For even more efficient desalination of seawater or better performance of new types of fuel cells, researchers at the Ruhr University Bochum have produced a layer of 2D silicon dioxide. This contains natural pores and can therefore be used like a sieve for molecules and ions. Details were published in the journal “Nano Letters“.

Consisting also of researchers from Bielefeld University and Yale University, the team has taken advantage of the fact that the crystal lattice of 2D silica naturally has openings. With the help of these openings, certain gases can be separated from each other.

“Silicon dioxide naturally has a very high density of tiny pores that you couldn’t create in artificial membranes. Unlike graphene, the pores are all nearly the same size. And there are so incredibly many of them that the material behaves like a fine-mesh sieve for molecules”, says Petr Dementyev of the Bielefeld-based Physics of Supramolecular Systems and Surfaces group.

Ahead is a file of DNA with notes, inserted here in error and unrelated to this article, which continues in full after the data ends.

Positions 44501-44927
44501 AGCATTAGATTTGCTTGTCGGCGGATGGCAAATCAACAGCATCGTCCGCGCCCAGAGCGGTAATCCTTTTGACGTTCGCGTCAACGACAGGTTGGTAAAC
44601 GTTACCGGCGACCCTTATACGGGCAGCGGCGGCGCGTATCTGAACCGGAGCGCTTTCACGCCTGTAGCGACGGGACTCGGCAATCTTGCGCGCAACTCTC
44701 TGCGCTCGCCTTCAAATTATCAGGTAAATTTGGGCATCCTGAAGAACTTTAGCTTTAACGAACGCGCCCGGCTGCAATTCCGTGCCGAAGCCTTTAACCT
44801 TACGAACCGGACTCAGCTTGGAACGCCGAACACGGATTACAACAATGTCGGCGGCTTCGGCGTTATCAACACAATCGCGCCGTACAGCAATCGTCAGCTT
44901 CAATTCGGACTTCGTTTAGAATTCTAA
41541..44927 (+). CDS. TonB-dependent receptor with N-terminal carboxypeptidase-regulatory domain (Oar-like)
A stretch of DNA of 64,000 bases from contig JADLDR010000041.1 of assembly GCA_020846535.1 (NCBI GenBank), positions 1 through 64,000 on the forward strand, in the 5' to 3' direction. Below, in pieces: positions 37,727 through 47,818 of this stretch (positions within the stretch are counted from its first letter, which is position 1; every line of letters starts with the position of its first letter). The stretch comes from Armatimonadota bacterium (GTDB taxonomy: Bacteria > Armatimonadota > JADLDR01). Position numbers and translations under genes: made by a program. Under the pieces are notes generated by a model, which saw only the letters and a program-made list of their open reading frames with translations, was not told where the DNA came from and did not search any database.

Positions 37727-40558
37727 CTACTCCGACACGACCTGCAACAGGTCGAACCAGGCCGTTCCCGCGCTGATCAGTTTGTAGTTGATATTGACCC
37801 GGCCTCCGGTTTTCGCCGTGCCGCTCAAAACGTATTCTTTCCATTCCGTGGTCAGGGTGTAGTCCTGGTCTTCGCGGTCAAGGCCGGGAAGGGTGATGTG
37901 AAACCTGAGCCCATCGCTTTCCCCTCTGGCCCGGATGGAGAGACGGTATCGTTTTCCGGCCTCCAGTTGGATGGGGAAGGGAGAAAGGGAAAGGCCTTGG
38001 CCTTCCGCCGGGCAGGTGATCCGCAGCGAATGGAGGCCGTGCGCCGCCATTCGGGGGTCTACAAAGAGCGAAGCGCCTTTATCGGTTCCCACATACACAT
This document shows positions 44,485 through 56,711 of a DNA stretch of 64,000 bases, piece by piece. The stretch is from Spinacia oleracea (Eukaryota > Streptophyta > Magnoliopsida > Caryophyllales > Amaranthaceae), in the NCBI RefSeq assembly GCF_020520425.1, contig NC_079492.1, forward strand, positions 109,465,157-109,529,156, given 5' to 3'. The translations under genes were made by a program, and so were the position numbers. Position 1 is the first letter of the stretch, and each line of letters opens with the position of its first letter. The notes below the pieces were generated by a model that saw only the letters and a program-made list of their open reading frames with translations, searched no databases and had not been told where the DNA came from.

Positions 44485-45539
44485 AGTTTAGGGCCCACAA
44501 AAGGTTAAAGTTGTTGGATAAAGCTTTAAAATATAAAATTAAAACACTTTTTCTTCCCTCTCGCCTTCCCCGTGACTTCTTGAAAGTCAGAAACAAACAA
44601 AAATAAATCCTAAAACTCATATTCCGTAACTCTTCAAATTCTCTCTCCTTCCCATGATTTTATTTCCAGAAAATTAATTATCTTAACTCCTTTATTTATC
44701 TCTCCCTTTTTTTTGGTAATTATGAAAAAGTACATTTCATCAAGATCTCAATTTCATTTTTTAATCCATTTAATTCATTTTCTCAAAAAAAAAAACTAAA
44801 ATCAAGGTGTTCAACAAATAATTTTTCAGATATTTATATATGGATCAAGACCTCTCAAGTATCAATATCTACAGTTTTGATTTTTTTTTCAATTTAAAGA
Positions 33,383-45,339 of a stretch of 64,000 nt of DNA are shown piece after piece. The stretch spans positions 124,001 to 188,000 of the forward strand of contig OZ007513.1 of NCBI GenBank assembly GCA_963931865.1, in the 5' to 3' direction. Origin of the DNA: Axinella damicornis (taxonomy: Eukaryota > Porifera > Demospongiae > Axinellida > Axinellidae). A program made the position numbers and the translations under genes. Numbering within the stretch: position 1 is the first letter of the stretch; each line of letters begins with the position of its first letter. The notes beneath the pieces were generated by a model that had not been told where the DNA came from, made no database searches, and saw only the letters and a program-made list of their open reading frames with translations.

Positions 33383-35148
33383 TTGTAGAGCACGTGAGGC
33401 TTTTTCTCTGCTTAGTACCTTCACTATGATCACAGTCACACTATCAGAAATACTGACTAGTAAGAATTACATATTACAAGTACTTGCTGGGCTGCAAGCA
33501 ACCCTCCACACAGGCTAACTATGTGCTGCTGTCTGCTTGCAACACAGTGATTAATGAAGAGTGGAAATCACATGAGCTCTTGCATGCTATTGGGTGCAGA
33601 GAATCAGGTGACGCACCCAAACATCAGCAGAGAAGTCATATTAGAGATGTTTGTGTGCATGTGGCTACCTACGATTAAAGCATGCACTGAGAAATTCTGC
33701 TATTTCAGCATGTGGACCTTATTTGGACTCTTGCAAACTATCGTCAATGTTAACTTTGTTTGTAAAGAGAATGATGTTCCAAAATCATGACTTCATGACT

Atomic Layer Deposition

2D silica has been known since 2010. However, its production was very expensive and only possible on a small scale. The new manufacturing process uses so-called “atomic layer deposition” to deposit a single layer of silicon dioxide on a gold surface. High-pressure processes are used to convert the layer into its two-dimensional form. Gas flow through the 2D membrane was then studied in a vacuum chamber.

While evaporated water and evaporated alcohol penetrate the silicon dioxide layer, nitrogen and oxygen are retained, the results show. Before the 2D silica can be used in practice, however, it remains to be evaluated exactly how many different molecules attach to the material surface or how they can penetrate it, the scientists say.

Foto: A scientist applies the 2D silica layer – which is not visible to the naked eye – to a gold surface. © RUB

Read next: Alcohol might soon be made with porous liquid membranes instead of via distillation

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